Last week, the entire world watched in horror as an earthquake followed by a tsunami struck Japan. Each day, we've hear news about the death toll, those who are still missing, the extent of the damage, the danger of radiation leaks, and our hearts break for the Japanese people.
As nurses, we have all had "bad" days at work, but can you even imagine what things must be like for healthcare personnel who work in affected areas? Today, I read a story
of a worker in a nursing home that was hit by the tsunami. This woman, who had to have feared for her own life, shared her account of caring for elderly with severe dementia in a facility filled with murky sea water on the lower floor. Even though there was no electricity or lighting, the staff helped to comfort the frightened patients and attended to their most basic needs. Luckily, the staff and residents were rescued by emergency crews over the weekend, and no one was hurt.
The story reminded me of hearing about nurses working in similar conditions after Hurricane Katrina. When I read news about the heroic actions of nurses and other healthcare professionals, I truly feel proud to be a nurse.
And as nurses, we want to help others. It's in our blood. As a student nurse in 2001, I wished I had the ability to care for the victims of the September 11 attack. In 2005, I wanted to rush down to the Gulf to help all the emergency workers care for those who were struck by Katrina. Now, traveling to Japan is not really practical for me. But I think that for those who want to help, the best thing we can do is give money. The Red Cross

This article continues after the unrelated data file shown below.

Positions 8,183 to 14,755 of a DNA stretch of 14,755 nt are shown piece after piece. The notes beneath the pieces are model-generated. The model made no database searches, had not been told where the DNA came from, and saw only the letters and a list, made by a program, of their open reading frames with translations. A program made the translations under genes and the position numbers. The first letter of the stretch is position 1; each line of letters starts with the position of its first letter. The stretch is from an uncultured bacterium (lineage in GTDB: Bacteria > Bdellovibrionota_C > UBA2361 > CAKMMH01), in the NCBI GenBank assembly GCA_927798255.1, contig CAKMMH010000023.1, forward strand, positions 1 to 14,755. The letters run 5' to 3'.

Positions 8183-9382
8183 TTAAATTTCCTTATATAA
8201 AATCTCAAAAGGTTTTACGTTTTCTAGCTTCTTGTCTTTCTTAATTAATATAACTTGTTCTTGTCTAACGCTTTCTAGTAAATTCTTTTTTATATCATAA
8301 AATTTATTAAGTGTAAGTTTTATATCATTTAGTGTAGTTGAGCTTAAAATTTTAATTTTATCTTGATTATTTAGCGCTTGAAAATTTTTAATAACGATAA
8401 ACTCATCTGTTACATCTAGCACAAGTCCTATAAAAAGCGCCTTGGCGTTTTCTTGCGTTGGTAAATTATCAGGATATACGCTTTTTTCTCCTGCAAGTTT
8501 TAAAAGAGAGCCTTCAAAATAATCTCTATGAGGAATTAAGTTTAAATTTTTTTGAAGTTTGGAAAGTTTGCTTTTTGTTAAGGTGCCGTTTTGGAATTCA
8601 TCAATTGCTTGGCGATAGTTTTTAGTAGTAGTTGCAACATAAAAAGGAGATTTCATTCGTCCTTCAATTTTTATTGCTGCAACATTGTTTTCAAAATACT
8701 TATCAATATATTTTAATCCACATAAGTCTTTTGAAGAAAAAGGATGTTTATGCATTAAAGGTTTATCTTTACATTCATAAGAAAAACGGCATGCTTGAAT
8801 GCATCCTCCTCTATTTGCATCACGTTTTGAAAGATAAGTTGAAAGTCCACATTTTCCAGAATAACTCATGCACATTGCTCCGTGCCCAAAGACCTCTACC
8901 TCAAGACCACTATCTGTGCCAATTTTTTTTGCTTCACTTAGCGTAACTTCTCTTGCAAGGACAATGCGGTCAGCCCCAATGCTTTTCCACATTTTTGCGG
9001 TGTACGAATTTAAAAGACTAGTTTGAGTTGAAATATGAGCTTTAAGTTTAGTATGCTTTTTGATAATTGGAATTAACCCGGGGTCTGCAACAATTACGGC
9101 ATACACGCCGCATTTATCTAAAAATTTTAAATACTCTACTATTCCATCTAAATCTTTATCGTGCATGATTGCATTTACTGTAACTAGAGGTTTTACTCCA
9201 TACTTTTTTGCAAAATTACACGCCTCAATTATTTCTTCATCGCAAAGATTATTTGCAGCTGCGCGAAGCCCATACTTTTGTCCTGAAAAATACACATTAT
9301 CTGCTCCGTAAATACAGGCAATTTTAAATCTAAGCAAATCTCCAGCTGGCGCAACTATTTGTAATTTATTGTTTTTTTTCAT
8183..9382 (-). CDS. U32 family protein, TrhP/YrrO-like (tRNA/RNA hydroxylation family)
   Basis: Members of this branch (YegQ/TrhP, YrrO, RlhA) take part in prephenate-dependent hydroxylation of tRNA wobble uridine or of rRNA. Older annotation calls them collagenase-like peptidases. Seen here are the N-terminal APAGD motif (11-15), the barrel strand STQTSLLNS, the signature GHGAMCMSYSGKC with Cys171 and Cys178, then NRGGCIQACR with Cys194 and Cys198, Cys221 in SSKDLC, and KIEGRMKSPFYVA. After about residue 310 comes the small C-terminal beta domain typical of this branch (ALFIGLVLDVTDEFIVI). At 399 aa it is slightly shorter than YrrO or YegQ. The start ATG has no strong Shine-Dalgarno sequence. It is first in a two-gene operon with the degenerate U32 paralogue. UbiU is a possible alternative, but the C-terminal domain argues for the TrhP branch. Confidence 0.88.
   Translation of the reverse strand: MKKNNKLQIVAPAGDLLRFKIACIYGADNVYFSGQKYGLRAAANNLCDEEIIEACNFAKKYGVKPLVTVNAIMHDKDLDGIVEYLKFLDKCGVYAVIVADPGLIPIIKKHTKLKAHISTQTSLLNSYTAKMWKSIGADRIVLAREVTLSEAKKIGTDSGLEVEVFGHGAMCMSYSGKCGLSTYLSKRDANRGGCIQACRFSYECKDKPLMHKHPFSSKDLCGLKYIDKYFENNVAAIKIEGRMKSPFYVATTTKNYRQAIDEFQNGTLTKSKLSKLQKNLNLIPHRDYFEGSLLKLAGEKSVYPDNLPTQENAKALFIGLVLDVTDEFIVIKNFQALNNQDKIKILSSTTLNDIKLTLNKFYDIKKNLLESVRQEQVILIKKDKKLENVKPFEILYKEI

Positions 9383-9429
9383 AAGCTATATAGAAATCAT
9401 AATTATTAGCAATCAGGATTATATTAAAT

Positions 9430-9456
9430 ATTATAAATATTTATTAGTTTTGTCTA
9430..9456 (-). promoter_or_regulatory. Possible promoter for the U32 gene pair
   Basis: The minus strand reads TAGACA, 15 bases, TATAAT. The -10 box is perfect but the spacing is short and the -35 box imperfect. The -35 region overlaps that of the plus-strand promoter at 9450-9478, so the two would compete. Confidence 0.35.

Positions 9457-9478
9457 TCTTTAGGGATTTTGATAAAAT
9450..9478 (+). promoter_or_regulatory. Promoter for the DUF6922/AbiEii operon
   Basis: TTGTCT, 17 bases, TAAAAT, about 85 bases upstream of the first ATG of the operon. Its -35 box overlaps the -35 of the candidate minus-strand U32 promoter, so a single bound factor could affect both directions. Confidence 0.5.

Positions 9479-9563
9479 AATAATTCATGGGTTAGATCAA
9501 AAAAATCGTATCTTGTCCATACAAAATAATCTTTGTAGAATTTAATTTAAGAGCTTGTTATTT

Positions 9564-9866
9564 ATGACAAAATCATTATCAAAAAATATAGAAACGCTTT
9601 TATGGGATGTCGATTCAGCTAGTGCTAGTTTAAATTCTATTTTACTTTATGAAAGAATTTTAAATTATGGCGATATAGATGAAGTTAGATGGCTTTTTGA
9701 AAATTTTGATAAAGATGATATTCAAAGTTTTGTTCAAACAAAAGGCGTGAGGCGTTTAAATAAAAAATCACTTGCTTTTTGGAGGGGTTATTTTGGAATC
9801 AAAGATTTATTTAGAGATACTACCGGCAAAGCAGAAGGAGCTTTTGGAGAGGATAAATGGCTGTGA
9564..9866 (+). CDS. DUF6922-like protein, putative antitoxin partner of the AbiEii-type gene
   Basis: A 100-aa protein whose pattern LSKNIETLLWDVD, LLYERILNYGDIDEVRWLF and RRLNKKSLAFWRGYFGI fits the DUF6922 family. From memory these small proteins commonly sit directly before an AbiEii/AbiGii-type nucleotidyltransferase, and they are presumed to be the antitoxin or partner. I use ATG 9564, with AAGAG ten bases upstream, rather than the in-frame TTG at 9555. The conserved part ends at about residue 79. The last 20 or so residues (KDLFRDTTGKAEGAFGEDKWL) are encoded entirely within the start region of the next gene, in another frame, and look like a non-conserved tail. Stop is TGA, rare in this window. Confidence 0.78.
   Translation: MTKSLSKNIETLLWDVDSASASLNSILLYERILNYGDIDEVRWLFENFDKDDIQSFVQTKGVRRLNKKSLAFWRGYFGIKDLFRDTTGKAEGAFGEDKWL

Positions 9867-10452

is a reputable charity, who is providing help to the Japanese...and also helps Americans at home. In times like this, you may be wondering what else you can do to help others. Another suggestion would be to donate blood. Even if it will not affect tsunami victims, it will be sure to help people where you live, and blood is always in short supply.
Another thing you might think about is, what is your own disaster plan? I know I get into the mindset that disasters happen to other people, not me. Just last summer, we all ran to our basement during a tornado warning. We lost power, and do you think we had a single candle or flashlight in our basement? But a disaster plan is more than just having the supplies you need on hand in case the unthinkable happens. It's also a good idea to map out a plan so that family members can connect with each other should communications become difficult. You might consider checking out this site
...sorry, it's from FEMA. I know they don't have the best reputation...but I'm sure this information is useful.
So for now, I hope that you stay safe, get prepared, and keep the disaster victims in your thoughts and prayers.